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International Internet Magazine. Baltic States news & analytics Monday, 10.12.2018, 04:24

Rubiks circulates his biography in EP; Kalniete and Godmanis refute Rubiks' claims

Alla Petrova, BC, Riga, 05.12.2012.Print version
European Parliament's Communist group has published Alfreds Rubiks' (Harmony Center) book "From Political Prisoner to European Parliament Member", which has been distributed among all the EP members.

MEPs Sandra Kalniete (Unity) and Ivars Godmanis have responded by circulating an explanation that refutes statements made in the book.

 

Rubiks' book, first published by the Moscow publishing house "Mezhdunarodnie otnoshenia" in 2001, depicts Rubiks as a victim due to his political beliefs, Kalniete's parliamentary assistant Martins Spravniks told LETA. Kalniete believes that the way Rubiks distorts Latvia's history is "perverse."

 

"I firmly believe that if Mr. Rubiks and his bosses in Moscow had succeeded in coming to power in August of 1991, Latvian Prime Minister Ivars Godmanis, myself and other officials of independent Latvia would have been persecuted, arrested, or even executed. There would have been no united Europe, and the Baltic countries would not have become members of the European Union, whereas MEP Rubiks would have continued as one of the highest officials of the Soviet totalitarian regime," emphasizes Kalniete.

 

Together with Godmanis, Kalniete writes to the other MEPs: "History is full of paradoxes. One of them is that it is thanks the democratic values of Europe that Rubiks has become a member of the EP and – with European taxpayers' money – has published and is distributing a book where facts about his participation in the coup and his active opposition to the restoration of the Republic of Latvia are distorted."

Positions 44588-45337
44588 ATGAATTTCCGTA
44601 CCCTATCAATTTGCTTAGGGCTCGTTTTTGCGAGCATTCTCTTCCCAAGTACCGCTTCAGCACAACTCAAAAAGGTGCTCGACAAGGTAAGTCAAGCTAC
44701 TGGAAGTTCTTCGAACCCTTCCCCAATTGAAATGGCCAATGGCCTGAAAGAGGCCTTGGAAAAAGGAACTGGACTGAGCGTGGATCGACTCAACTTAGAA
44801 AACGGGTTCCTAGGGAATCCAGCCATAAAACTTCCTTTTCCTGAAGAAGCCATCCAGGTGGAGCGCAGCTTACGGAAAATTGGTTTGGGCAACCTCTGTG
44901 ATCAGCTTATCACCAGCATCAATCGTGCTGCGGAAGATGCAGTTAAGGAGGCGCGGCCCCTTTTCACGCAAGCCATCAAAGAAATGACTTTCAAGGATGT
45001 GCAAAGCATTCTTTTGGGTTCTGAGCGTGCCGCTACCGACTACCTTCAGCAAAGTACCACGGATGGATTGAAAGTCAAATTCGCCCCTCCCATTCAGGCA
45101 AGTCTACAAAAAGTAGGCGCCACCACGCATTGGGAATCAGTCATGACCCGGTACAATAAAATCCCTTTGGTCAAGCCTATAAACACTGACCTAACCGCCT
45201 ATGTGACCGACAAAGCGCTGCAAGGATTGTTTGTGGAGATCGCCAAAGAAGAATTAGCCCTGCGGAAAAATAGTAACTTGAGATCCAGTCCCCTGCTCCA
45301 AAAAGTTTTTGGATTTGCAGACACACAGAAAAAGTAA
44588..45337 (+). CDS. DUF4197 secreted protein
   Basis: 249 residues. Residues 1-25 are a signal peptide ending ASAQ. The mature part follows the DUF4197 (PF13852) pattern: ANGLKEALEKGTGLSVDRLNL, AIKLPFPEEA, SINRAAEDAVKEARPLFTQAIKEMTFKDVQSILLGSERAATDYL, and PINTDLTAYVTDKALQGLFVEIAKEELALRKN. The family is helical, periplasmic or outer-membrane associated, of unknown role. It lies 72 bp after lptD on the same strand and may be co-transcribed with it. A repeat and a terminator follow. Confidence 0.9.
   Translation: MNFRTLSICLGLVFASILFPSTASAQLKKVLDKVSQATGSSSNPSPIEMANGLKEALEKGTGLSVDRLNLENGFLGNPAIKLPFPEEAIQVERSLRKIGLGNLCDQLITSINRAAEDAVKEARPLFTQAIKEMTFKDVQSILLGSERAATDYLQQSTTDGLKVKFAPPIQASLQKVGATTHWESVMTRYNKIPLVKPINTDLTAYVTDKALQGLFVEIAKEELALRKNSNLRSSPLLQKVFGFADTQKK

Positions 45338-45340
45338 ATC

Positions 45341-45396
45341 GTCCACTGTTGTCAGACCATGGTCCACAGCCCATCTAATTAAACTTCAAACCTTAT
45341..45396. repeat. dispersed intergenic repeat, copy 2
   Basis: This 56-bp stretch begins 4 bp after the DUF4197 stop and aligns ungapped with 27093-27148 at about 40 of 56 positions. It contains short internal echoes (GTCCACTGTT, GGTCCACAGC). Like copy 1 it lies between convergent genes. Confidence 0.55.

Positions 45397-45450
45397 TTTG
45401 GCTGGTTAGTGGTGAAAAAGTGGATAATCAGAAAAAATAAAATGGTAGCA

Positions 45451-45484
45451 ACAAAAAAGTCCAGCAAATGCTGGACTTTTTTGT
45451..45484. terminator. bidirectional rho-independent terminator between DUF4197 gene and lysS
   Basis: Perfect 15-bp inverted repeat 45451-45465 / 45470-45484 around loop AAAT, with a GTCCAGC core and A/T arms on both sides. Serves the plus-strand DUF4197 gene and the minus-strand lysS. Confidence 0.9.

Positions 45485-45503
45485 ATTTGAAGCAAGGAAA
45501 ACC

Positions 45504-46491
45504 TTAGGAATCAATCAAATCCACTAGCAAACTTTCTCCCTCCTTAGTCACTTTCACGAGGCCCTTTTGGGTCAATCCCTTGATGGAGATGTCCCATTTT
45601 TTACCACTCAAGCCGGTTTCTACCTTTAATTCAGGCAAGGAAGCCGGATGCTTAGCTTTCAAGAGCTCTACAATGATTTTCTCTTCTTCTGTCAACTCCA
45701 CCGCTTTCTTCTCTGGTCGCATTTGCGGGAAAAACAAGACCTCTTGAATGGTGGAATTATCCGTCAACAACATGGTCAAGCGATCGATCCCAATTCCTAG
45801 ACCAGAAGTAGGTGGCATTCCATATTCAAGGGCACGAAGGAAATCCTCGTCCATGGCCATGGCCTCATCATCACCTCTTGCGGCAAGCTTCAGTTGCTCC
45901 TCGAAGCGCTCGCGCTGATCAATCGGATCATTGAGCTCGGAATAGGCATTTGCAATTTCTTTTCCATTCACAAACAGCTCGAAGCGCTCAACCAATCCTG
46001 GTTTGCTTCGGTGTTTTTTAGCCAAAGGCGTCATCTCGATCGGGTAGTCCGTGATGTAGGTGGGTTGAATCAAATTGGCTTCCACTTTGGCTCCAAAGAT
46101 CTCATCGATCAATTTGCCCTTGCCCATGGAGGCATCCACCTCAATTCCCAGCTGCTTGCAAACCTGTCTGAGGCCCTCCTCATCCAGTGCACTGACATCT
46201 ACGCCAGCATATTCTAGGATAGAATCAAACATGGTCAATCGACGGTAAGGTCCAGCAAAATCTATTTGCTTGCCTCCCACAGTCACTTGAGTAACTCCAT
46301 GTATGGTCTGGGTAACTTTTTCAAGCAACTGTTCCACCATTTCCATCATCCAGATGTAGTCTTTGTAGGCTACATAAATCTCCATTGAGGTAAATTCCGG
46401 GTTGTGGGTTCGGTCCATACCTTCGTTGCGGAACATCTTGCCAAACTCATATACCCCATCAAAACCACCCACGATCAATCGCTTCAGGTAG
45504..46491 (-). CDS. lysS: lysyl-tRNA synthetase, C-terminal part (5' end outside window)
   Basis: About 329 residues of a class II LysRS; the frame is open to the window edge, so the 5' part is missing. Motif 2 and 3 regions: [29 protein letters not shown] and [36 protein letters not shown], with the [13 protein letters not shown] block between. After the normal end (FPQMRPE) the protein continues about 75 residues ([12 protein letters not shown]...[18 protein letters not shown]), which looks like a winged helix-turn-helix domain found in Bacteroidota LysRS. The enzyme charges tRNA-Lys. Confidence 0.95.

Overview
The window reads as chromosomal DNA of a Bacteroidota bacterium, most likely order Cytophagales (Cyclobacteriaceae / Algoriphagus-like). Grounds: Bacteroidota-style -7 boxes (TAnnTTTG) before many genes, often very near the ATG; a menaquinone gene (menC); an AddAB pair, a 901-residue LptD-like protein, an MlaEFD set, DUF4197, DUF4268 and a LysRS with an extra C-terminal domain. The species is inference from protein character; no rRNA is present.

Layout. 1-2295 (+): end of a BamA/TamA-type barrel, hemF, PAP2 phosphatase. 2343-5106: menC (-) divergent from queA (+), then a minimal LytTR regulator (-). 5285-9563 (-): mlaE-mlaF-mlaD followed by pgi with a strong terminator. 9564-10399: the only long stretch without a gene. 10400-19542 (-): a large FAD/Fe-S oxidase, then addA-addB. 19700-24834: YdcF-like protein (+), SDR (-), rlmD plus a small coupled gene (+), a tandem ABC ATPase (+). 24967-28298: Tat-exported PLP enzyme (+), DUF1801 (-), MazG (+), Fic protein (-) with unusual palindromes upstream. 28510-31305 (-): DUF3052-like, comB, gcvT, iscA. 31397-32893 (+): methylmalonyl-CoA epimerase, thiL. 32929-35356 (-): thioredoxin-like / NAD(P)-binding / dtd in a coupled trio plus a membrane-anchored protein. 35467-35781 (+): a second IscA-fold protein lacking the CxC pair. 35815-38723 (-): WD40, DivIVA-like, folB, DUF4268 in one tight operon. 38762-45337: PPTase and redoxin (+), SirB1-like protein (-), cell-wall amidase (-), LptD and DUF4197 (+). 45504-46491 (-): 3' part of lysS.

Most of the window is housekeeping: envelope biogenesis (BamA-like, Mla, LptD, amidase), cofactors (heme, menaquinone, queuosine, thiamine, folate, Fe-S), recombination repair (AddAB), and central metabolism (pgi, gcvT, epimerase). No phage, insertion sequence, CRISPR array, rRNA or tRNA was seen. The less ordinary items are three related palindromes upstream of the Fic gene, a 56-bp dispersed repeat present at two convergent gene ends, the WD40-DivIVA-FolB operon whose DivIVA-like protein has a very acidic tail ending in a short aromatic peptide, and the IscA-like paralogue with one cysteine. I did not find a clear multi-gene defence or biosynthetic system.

The MEPs state in their letter that Rubiks, the Latvian Communist Party leader, in August 1991, acting in accord with the organizers of the coup in Moscow, ordered a clampdown on civic freedoms and suppression of any resistance to the regime, using force if necessary.

 

Kalniete and Godmanis explain that Rubiks had turned against then-Soviet Union President Mikhail Gorbachev and the legitimate government of Latvia that, following the nation's will, had restored independence.

 

Latvian courts subsequently convicted Rubiks of attempting to overthrow the democratic government and sentenced him to eight years in prison.






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